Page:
The Marine Corps determined that a corroded propeller blade that came off mid-flight was the cause of the July 10, 2017, crash of a KC-130T transport plane.
That propeller did not go through proper maintenance the last time it was sent to an Air Force repair depot, which may have led to the damaged propeller remaining on the airplane that ultimately crashed and killed all 16 personnel onboard.
The Marine Corps released a partially redacted Judge Advocate General Manual Investigation today, which found that “the investigation found the primary cause of this mishap to be an in-flight departure of a propeller blade into the aircraft’s fuselage. … The investigation determined that the aircraft’s propeller did not receive proper depot-level maintenance during its last overhaul in in September 2011, which missed corrosion that may have contributed to the propeller blade liberating in-flight,” according to a Marine Corps press release on the investigation.
Marine Forces Reserve conducted the investigation and has made several recommendations for Naval Air Forces and for the Air Force to consider for their C-130 fleets.
On July 10, 2017, a crew from reserve unit Marine Aerial Refueler Transport Squadron 452 (VMGR-452) departed their home station at Stewart Air National Guard Base in New York and flew to Marine Corps Air Station Cherry Point, N.C. Their mission for the day was to transport six Marines and a Navy corpsman assigned to 2nd Marine Raider Battalion from North Carolina to Naval Air Facility El Centro, Calif., where the special operations unit was set to conduct pre-deployment training.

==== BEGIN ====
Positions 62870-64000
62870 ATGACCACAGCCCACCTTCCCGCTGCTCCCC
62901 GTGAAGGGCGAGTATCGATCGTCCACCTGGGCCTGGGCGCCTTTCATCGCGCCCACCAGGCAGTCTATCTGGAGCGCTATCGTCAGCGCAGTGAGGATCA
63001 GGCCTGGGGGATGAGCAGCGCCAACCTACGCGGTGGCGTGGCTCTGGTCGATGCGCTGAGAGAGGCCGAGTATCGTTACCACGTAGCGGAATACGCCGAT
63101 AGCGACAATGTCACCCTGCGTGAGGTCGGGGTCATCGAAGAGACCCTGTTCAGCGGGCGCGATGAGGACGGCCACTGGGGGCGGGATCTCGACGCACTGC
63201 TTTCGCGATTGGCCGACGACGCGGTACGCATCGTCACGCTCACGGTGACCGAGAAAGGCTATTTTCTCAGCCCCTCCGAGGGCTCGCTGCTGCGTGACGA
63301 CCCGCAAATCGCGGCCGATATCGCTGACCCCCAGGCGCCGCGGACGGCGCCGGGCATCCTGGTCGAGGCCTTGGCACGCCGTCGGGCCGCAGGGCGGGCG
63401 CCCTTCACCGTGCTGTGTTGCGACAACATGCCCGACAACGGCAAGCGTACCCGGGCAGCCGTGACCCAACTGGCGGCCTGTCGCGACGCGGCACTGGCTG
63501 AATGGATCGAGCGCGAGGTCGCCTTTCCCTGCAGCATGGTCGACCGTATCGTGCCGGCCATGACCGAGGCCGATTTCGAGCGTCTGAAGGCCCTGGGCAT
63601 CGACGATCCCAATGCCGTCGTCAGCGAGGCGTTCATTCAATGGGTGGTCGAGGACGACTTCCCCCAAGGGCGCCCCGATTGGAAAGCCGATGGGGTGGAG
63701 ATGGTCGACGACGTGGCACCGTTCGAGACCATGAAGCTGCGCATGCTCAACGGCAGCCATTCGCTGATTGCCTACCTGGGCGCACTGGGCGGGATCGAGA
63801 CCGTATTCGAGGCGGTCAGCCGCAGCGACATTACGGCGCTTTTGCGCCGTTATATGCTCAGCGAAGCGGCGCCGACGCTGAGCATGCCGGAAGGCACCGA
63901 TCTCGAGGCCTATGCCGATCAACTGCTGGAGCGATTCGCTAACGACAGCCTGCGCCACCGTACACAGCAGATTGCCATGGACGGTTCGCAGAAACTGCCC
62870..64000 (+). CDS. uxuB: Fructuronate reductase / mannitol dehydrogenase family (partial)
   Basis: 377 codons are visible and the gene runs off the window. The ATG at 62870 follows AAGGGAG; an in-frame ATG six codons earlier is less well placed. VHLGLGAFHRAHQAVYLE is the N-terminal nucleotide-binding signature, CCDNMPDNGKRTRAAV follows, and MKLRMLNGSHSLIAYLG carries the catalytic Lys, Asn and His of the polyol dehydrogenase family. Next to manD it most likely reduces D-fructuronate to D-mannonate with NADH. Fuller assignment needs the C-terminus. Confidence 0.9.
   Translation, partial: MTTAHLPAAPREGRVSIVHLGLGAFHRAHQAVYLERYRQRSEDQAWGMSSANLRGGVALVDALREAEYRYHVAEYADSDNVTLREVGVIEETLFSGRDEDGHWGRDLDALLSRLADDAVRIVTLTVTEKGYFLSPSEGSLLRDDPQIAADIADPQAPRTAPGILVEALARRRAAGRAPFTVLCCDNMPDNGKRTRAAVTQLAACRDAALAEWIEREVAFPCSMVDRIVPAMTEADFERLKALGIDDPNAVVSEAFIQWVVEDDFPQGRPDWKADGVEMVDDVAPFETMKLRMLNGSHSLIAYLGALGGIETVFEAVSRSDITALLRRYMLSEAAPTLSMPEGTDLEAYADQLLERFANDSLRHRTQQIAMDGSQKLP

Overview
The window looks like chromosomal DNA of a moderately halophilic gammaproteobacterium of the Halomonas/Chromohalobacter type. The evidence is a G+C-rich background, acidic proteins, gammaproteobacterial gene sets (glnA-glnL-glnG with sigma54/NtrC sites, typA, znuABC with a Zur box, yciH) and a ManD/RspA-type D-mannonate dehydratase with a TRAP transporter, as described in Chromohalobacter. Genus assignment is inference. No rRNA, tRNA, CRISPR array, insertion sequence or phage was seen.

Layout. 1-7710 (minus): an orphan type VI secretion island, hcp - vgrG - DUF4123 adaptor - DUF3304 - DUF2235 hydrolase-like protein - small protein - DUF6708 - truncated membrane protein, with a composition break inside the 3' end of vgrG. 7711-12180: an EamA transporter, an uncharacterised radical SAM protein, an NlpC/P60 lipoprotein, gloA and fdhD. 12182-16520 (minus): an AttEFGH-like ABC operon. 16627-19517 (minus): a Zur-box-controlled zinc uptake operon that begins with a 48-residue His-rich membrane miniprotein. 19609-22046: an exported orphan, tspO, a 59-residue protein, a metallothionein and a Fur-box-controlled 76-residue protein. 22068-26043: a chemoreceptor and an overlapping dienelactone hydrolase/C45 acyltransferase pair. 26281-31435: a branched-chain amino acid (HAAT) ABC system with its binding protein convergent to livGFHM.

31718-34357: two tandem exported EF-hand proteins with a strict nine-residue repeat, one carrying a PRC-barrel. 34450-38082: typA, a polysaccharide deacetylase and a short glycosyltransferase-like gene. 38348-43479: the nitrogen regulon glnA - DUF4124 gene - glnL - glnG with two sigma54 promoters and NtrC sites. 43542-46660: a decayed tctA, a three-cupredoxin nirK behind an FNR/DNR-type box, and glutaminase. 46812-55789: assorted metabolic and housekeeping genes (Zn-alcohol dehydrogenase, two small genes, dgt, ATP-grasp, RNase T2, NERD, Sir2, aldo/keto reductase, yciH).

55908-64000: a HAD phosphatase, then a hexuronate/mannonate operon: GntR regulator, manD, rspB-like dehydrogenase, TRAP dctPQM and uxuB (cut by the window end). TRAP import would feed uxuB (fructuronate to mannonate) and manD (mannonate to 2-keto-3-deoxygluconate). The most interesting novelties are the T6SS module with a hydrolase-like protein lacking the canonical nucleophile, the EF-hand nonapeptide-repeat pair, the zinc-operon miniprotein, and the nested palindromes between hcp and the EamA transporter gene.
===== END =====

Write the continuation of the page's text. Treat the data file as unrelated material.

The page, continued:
The aircraft departed Cherry Point at 2:07 p.m. Its last transmission to local air traffic control was at 3:46 p.m., and the last radar contact with the plane was at 3:49, when the plane was flying at 20,000 feet altitude, according to the JAGMAN.
The Marine Corps investigation found that Blade 4 on Propeller 2 (P2B4, in the report) became unattached, struck the port side of the fuselage, cut straight through the interior of the passenger area of the plane and became lodged in the interior of the starboard side of the plane. This damage kicked off a series of events that led to Propeller 3 colliding with the starboard side of the fuselage and ultimately the plane breaking into three pieces mid-air.
The cockpit and the rear of the fuselage crashed into two separate debris fields in a soybean field near Itta Bena, Miss. The middle section of the plane, where the passengers were located, further broke up in the air.
Marine Corps leadership made clear there was nothing the crew or passengers could have done to prevent the mishap or save themselves once the propeller blade broke loose.
Brig. Gen. Bradley James, commanding general of 4th Marine Aircraft Wing, which oversees the reserve KC-130T squadron, wrote in the investigation report that “the initial incident that started the cascading failure was the liberation of a blade from the #2 propeller assembly. The subsequent events quickly led to structural failure of the aircraft. Neither the aircrew nor anybody aboard the KC-130T could have prevented or altered the ultimate outcome after such a failure.”
Killed in the crash were: Maj. Caine Goyette, an active duty Marine who was flying the plane the day of the crash, who the report found was current on all his certifications and had 2,614 hours of flight time in military aircraft; Capt. Sean Elliott, an active duty Marine who co-piloted the plane and had 822 hours of military aircraft flight experience; Gunnery Sgt. Mark Hopkins, Gunnery Sgt. Brendan Johnson, Staff Sgt. Joshua Snowden, Sgt. Owen Lennon, Sgt. Julian Kevianne, Cpl. Collin Schaaff and Cpl. Daniel Baldassare, who were part of the VMGR-452 crew; and Staff Sgt. Robert Cox, Staff Sgt. William Kundrat, Sgt. Chad Jenson, Sgt. Talon Leach, Sgt. Joseph Murray, Sgt. Dietrich Schmieman and Petty Officer 2nd Class Ryan Lohrey, who were assigned to 2nd Marine Raider Battalion.